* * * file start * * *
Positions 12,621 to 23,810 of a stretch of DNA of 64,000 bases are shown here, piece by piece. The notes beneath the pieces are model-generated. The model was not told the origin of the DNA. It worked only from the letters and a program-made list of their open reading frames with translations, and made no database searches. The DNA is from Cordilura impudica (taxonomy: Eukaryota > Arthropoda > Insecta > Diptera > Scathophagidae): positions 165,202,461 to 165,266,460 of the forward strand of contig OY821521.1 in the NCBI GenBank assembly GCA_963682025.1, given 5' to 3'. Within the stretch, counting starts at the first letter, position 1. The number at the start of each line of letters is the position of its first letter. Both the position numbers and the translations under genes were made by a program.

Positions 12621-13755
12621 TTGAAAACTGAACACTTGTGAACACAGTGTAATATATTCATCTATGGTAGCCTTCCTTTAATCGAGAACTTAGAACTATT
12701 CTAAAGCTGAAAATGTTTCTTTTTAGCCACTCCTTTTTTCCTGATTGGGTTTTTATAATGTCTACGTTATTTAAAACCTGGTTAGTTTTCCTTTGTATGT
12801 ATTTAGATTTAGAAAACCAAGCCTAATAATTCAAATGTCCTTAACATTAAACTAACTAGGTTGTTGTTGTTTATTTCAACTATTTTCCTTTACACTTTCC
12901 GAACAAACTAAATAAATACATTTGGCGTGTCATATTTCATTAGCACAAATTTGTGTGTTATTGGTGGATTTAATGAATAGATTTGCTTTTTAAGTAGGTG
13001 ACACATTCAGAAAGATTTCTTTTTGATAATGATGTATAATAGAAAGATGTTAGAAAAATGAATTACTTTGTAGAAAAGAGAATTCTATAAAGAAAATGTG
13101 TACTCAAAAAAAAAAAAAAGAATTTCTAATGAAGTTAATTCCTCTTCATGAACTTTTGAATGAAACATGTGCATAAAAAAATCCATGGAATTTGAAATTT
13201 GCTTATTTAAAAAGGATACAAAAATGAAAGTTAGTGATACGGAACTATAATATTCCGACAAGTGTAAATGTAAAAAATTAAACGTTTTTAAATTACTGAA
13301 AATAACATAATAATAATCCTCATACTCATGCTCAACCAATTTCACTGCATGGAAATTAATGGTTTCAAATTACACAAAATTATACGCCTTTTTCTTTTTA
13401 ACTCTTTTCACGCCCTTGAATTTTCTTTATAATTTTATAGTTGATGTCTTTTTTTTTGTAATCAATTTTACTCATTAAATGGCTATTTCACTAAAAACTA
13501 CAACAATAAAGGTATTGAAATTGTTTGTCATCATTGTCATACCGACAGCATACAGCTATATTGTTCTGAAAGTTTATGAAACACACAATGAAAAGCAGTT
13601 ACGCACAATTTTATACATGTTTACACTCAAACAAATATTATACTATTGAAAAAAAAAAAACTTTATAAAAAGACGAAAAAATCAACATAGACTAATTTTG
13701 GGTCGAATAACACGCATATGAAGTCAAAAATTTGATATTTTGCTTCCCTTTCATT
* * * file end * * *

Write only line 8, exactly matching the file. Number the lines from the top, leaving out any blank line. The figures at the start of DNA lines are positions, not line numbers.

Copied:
13101 TACTCAAAAAAAAAAAAAAGAATTTCTAATGAAGTTAATTCCTCTTCATGAACTTTTGAATGAAACATGTGCATAAAAAAATCCATGGAATTTGAAATTT